Does Partisanship Stop at Scandal’s Edge? Partisan Resiliency and the Survival of Political Scandal

Jeronimo Cortina, Brandon Rottinghaus

Abstract


The outbreak of political scandal depresses the approval ratings of the individuals involved, especially the president.  Yet, less is known about the partisan effects of approval ratings during scandal, especially the “stickiness” of partisan ties to leaders involved in scandal.  Using a survey experiment, we expose respondents to manufactured news coverage of both illegal and not illegal (mismanaged policy) activities involving President Obama.  The results demonstrate that the President’s co-partisans are more likely to approve of the President and less likely to desire to impeach the president, even after being informed about illegal activity.  In contrast, out partisans are more likely to demand the President’s impeachment for both illegal and not illegal activity.  This article provides evidence of how partisanship persists (and even expands) during presidential scandals and how partisan linkages are important to surviving scandal.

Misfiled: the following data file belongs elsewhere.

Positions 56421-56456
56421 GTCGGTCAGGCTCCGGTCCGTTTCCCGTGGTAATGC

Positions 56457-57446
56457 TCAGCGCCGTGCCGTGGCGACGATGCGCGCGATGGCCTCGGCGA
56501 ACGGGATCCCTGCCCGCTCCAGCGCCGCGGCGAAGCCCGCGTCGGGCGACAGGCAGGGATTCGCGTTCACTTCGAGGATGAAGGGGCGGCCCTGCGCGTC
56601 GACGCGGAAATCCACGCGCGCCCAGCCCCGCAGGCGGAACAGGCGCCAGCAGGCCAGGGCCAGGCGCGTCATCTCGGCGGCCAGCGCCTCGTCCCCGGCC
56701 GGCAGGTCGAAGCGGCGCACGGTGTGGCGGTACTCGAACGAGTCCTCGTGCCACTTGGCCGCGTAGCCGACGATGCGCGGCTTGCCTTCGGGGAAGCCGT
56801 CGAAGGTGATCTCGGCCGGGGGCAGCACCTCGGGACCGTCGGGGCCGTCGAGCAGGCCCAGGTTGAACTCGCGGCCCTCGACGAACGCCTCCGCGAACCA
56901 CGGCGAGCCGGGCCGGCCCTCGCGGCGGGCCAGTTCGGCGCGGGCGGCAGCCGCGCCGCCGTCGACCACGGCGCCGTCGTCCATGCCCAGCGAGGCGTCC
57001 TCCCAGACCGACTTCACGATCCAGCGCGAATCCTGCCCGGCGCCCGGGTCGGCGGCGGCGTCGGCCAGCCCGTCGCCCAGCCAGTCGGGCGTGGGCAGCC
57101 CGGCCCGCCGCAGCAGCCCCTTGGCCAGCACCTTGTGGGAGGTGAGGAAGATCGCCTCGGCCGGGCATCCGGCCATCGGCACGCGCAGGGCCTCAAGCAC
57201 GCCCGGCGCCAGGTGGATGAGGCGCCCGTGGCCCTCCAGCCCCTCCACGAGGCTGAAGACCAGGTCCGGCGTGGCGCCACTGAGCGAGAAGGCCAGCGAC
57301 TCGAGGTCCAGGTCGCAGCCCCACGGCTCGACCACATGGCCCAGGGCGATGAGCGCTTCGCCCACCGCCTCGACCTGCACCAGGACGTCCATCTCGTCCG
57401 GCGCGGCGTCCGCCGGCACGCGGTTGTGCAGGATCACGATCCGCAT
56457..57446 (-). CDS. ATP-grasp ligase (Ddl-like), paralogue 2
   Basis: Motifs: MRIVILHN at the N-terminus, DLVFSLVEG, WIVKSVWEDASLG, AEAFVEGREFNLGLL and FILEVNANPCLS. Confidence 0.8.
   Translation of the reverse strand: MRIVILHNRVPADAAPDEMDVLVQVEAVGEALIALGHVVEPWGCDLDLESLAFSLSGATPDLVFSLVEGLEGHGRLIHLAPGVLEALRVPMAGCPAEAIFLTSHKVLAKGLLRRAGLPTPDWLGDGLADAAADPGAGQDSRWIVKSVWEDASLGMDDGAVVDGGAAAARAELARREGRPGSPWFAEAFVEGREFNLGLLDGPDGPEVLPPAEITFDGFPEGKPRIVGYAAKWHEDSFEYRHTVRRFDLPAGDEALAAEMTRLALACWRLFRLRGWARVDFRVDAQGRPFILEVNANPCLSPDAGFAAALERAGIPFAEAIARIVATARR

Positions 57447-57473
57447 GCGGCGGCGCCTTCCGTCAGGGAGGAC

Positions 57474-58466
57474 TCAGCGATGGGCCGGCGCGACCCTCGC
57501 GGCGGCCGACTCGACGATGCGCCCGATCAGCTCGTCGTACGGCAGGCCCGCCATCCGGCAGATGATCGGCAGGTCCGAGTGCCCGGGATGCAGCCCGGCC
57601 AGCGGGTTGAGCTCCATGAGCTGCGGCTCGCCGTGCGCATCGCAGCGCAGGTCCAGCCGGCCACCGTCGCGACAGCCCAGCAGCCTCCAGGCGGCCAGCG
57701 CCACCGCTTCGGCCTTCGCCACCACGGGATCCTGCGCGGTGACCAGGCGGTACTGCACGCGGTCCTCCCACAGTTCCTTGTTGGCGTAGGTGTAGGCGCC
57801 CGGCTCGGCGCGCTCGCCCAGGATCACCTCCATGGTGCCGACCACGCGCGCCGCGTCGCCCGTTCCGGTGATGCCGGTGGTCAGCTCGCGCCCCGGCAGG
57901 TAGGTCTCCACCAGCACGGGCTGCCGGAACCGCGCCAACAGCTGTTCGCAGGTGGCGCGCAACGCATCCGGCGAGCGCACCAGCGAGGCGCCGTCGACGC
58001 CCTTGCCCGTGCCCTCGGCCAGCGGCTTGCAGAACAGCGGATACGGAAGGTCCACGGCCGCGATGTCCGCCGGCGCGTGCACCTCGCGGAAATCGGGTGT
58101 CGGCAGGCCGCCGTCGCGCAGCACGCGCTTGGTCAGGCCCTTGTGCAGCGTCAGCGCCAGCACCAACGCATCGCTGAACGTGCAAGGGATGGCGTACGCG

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DOI: http://dx.doi.org/10.15763/issn.2374-779X.2017.36.1.2-29

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